- Museum number
Pottery: black-figured amphora, gigantomachy. Designs black on the red body of the vase, with rich accessories of white and purple; patterns on the dresses partly incised, partly painted; rows of white dots frequent. On the neck, double honeysuckle pattern. Below the designs, bands of zigzags, lotus-buds, and maeander.
(a) Gigantomachia: In the centre a quadriga to right, the third horse white, the others black; Zeus is stepping into the chariot and holds the reins in left hand, while brandishing a thunderbolt in right; he is bearded, and wears a short striped embroidered chiton and cuirass. In the chariot is Heracles, on the further side of Zeus, with left foot put forward on the pole; he wears a short embroidered chiton and the lion's skin, with quiver at his back, hung from a cross-belt, and is in the act of shooting an arrow from his bow. At the further side of the quadriga is Athene to right, with long tresses, high-crested helmet, long diapered chiton, the patterns partly incised, partly painted, aegis with fringe of snakes, and purple breastplate, probably for the Gorgoneion, shield with device of a tripod; she thrusts with spear at a fallen giant (probably Enkelados). Three giants (Enkelados, Hyperbios, and Ephialtes) are opposed to the deities. Enkelados has fallen to right underneath the horses; he has a lofty visored helmet, cuirass, short embroidered chiton, and greaves, and tries to defend himself with shield and a white stone grasped in left hand. The other two advance to his rescue, thrusting with spears; the first has a visored helmet, cuirass, embroidered chiton and greaves, the second a lofty helmet, short striped chiton and chlamys, both embroidered, parameridia, greaves, and shield with device of an ivy-wreath. On the left is Hera to left, with long tresses, fillet, and long diapered chiton with diploidion, plunging a sword into the neck of a giant whom she has beaten down on one knee to left; she holds him by the helmet with left hand, and plants her right foot on his right leg. The giant (who may be Harpolycos) is bearded and wears a visored helmet, short embroidered chiton, cuirass, parameridia, and greaves; he is looking back.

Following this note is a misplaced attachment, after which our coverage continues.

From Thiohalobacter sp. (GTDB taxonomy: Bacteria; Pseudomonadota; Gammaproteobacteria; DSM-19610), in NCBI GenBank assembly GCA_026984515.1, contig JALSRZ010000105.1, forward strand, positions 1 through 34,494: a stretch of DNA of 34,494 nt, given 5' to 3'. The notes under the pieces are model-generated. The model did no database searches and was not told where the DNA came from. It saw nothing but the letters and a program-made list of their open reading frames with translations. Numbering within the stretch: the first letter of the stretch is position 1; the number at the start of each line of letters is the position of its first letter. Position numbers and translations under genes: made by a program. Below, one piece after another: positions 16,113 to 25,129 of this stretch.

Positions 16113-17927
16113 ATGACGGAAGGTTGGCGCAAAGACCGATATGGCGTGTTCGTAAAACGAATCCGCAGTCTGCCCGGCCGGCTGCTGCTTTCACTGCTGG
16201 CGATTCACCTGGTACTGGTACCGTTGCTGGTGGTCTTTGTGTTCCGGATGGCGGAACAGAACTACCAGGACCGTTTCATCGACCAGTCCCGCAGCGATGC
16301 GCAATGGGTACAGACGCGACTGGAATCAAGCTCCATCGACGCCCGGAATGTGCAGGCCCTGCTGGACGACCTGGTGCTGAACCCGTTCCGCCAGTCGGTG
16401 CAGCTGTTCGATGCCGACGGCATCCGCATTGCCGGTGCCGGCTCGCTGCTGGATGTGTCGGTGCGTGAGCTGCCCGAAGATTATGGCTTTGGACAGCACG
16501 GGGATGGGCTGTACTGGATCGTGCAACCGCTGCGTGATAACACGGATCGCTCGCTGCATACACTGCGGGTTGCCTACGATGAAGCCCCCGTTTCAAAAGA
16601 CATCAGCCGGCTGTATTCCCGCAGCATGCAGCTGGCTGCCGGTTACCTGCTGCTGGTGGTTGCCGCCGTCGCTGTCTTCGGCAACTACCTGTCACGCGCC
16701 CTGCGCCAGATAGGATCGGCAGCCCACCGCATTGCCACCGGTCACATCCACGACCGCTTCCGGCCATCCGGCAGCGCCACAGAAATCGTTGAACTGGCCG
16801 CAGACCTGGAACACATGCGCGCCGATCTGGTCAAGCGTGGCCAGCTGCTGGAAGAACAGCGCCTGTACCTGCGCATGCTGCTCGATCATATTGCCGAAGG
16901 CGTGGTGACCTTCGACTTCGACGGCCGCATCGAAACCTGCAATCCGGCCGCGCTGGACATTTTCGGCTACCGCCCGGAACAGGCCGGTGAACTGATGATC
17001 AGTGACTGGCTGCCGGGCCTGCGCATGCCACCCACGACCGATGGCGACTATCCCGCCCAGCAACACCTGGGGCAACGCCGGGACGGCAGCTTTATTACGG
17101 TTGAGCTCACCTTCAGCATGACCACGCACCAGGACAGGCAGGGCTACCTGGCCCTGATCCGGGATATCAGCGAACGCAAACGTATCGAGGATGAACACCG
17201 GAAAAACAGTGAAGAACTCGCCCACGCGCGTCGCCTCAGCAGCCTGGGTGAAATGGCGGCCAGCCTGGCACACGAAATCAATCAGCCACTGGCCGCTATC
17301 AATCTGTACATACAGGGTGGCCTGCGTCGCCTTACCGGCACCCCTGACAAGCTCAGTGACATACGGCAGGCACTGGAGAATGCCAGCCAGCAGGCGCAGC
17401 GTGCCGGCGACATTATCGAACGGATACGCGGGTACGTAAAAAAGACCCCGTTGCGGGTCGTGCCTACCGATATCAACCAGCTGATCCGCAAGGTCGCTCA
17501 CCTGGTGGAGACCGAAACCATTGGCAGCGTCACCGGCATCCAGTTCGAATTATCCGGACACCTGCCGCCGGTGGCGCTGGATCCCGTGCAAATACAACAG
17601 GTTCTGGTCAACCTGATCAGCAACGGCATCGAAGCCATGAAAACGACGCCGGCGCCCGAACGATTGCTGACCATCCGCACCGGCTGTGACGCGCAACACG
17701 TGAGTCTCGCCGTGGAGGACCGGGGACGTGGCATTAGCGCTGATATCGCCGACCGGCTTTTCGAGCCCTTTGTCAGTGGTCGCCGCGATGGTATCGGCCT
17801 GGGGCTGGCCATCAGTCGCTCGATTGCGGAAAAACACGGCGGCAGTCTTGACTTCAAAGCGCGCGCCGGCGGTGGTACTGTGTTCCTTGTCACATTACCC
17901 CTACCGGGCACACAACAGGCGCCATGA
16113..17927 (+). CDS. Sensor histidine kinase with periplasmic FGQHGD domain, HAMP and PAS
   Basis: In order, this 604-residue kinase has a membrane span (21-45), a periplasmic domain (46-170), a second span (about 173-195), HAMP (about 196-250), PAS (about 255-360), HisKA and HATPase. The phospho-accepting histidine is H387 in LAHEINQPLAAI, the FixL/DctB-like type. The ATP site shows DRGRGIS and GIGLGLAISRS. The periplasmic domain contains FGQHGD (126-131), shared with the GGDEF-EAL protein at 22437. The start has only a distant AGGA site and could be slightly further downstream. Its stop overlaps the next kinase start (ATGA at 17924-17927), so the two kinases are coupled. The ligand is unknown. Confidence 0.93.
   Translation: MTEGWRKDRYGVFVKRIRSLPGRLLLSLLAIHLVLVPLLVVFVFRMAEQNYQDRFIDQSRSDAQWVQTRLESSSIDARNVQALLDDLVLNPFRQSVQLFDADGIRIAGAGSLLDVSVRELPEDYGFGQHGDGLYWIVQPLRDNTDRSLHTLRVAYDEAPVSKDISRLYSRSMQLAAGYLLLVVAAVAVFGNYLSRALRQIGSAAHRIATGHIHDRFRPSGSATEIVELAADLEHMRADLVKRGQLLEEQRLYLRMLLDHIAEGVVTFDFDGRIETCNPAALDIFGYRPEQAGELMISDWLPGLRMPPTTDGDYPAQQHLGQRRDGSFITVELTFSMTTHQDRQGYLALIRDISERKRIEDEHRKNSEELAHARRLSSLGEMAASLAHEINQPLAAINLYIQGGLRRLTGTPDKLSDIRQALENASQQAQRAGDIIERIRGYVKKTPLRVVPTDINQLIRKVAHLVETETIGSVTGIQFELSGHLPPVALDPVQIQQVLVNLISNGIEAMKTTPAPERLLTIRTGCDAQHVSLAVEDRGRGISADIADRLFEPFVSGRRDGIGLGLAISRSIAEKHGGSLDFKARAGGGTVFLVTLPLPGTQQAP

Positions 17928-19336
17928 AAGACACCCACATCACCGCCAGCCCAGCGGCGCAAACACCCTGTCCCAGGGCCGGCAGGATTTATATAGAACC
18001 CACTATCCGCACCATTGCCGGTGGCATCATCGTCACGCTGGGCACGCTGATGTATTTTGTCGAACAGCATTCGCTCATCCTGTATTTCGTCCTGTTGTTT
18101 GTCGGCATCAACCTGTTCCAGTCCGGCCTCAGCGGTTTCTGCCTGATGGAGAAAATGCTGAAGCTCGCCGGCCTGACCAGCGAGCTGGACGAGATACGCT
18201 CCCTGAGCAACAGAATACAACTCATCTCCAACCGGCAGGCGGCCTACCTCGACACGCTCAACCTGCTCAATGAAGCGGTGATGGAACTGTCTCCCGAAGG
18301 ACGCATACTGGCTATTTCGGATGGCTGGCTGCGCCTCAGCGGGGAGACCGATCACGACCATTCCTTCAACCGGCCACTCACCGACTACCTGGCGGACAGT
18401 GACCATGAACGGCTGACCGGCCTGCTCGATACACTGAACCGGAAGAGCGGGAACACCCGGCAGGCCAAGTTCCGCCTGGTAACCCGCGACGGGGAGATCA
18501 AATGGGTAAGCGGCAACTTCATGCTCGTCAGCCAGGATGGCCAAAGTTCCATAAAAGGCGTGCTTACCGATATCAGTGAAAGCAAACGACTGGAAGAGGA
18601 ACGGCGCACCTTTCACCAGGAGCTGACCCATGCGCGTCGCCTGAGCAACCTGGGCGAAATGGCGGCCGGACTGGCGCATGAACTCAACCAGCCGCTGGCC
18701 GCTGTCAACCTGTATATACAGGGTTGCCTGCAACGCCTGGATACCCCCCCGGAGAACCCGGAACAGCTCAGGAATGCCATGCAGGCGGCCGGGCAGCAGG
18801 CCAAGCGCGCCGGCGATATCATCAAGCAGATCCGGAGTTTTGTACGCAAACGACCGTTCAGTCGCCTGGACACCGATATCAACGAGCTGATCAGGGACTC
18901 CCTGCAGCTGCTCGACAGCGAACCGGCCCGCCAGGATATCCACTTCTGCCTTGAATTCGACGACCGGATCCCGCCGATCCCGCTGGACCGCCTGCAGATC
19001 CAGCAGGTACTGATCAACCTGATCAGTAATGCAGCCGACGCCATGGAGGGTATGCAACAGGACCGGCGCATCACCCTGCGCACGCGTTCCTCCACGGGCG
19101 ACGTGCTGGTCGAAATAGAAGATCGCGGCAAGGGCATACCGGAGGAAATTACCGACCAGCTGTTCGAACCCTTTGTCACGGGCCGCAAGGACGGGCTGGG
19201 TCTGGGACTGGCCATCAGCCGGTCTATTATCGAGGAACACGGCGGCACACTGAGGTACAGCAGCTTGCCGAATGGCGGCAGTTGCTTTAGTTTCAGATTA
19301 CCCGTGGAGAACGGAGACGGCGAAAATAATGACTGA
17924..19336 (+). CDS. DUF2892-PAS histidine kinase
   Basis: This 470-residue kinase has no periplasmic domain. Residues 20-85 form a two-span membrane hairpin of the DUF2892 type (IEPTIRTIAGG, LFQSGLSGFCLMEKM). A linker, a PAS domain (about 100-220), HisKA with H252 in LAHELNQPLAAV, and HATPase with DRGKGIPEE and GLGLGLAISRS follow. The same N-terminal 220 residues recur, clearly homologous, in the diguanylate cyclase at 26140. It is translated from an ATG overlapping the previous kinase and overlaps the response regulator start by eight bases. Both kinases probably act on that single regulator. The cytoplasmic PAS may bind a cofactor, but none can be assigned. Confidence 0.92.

(b) Dionysos and Ariadne: In the centre, Dionysos to right, bearded, with long tresses, ivy-wreath, long embroidered chiton and striped himation, vine-branch in right hand, keras (animal horn) in left; facing him is Ariadne, with long tresses, fillet, long embroidered chiton and himation, in right hand an oinochoe. Behind Dionysos is a Maenad to right dancing, with long tresses, fillet, long embroidered chiton and pardalis (leopard skin), and behind her a Satyr to right, with left hand raised; behind Ariadne two Satyrs dancing in grotesque attitudes; all three have long hair.
- Production date
- 520BC-500BC (circa)
Diameter: 17 centimetres
Height: 26.80 centimetres
- Curator's comments
- This amphora is not specifically the work of the Lysippides Painter but rather was decorated in the same manner.
The theme of the Gigantomachy was a popular one in Athenian black figure vases beginning in the second quarter of the 6th century BC. The Gigantomachy represents the epic battle between the Olympians and the Gigantes. Different sections of the myth are recounted by various ancient sources but the battle is described in its entirety in Pseudo-Apollodorus’s Bibliotheca (Pseudo-Apollodorus, Bibliotheca, I.61-2).
Large quantities of Greek vases were imported into ancient Etruria with a great many being found in the 19th century, particularly when tombs were opened up in the extensive necropoleis at Vulci, the source of this amphora. At the time, these fine Greek vases were thought to be Etruscan and much of the interior décor and pottery which they inspired was called ‘Etruscan’. Ironically much of the truly Etruscan pottery, a great deal of it bucchero, was trampled underfoot during these ‘excavations’ as it did not have sufficient monetary value.
[M. Bergeron in Bruschetti et al 2014, III.77]
BM Cat. Vases
Roscher, p. 1655; Overbeck, Kunstmyth. (Zeus), p. 344, Atlas, pl. 4, No. 3; Mayer, Gig. u. Titan, pp. 293, 328; Bull. dell’ Inst. 1839, p. 22.
For Hera on side A, cf. Overbeck, Atlas, iv. 8. For the subject of side A, cf. Overbeck, Kunstmyth. (Zeus), pp. 339-398, Atlas, iv.-v; Él. Cér. i. 1-11; Mayer, Giganten und Titanen, passim; Roscher, p. 1654; Baumeister, p. 594. For the subject of side B, cf. Vases Β179 and Β181.
- Not on display
- Exhibition history
2014 Mar 22-30 Sep, Museo dell'Accademia Etrusca e della Citta di Cortona, ' La Gran Bretagna e gli Etruschi '
- Acquisition date
- Greek and Roman
- Registration number